Some popular advertising websites include Escorts and Babes, Locanto, and Scarlet Blue. Many trans workers also find clients on non-sw sites or apps such as Grindr, but be aware that this is usually against the app’s terms of service. You may have to try a few to see which work best for you. You can also take a look at our full list of advertising sites used by workers of all genders.
In some regional locations, the most effective place to advertise is in the local paper. You can ask other workers you know in the area or call Respect Inc to find out the best places for where you’re living or travelling.
You can contact Respect Inc for advice on worker-friendly hotels or other accommodation issues.
[Caption: Sylvia Rivera (U.S.) and Roberta Perkins (Aus.), two pioneering trans sex worker activists]
Laws and police
You can be fined if you break any sex-work–related laws, including advertising restrictions, working with another worker, sharing overheads, referring clients to another worker, or providing or offering condomless services including uncovered blowjobs. Note that offering to perform an illegal service is a crime, regardless of whether the service takes place. Police can pose undercover as clients to gain evidence. Find out more about the laws in Queensland.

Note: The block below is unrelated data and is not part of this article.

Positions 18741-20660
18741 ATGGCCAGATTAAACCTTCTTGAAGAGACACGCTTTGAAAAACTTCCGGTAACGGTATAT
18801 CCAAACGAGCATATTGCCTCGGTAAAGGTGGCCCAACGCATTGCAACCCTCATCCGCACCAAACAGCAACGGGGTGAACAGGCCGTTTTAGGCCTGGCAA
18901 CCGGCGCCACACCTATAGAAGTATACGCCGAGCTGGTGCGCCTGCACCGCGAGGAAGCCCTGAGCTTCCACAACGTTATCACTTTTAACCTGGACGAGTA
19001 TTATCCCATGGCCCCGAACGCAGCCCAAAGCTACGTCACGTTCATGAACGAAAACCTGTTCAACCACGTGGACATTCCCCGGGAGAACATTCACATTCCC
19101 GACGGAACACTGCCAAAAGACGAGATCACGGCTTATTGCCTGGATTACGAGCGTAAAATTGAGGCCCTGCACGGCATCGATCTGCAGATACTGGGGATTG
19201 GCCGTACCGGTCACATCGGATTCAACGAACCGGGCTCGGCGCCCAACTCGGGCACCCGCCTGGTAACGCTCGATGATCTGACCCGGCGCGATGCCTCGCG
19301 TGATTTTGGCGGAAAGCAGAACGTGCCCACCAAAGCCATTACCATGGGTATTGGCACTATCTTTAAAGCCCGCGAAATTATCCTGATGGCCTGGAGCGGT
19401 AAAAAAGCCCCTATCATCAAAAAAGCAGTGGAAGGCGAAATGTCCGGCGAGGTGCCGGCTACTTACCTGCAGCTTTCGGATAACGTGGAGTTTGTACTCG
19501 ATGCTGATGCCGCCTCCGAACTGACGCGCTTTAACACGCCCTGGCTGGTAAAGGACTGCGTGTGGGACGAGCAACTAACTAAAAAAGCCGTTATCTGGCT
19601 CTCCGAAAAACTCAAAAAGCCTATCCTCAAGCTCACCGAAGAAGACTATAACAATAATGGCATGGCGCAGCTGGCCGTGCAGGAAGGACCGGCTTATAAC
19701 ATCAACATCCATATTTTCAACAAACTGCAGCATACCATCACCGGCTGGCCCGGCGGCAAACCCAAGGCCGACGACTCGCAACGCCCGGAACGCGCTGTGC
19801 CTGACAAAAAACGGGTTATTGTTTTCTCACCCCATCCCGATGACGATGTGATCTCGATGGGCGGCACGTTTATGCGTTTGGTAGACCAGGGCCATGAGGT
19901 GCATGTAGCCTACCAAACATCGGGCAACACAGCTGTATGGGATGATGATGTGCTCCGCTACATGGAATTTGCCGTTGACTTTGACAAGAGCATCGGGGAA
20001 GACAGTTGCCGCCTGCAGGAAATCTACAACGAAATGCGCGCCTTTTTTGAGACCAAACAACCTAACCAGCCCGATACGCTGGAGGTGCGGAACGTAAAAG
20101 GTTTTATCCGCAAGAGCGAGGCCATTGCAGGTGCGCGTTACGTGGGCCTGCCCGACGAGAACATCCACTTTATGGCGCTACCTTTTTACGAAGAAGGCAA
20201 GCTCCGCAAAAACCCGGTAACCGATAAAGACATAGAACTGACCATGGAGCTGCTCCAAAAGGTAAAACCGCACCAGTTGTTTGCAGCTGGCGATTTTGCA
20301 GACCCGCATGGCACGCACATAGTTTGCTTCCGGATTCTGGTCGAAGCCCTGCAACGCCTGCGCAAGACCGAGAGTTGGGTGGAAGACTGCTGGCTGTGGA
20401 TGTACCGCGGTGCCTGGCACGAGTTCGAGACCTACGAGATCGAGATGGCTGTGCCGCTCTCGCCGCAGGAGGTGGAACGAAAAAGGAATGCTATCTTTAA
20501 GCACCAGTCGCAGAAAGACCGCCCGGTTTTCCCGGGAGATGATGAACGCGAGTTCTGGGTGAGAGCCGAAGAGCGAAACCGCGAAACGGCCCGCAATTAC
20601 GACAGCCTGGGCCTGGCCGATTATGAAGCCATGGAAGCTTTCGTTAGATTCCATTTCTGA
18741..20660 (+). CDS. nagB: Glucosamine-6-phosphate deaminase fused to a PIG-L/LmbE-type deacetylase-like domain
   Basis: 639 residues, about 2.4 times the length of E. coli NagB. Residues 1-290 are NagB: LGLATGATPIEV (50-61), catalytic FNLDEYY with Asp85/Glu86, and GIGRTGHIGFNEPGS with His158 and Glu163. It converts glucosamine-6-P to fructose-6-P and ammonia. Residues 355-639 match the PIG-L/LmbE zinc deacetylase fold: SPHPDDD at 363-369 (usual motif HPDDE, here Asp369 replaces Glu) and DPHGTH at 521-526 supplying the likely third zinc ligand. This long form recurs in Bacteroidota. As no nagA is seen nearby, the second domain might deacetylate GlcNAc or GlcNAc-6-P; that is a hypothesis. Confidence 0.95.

Your advertising photos can include any part of your body except for genitals and anus, and photos of real or simulated sex acts are not allowed. Describing your body and measurements is fine.
You need to avoid describing the services you offer, including euphemisms or abbreviations. For example, you can’t mention doing BJ or anal.
Some wording is allowed that does not directly describe your service. You can say general things like whether you’re on PrEP, if you’re a top or bottom or versatile, or describing your body. You can also say what you don’t do, such as “no condomless sex” or “no anal”.
Any reference to “massage” is against the advertising laws. If you offer massage, you can use other terms like “erotic relaxation” or “body rub”.
Individual advertisers and platforms have their own rules in addition to the law. For example, most dating apps don’t allow soliciting as a sex worker, even though your work is legal. PayPal, Amazon, Airbnb, and many other services also have terms and conditions that allow them to cancel your account if you are reported as a sex worker.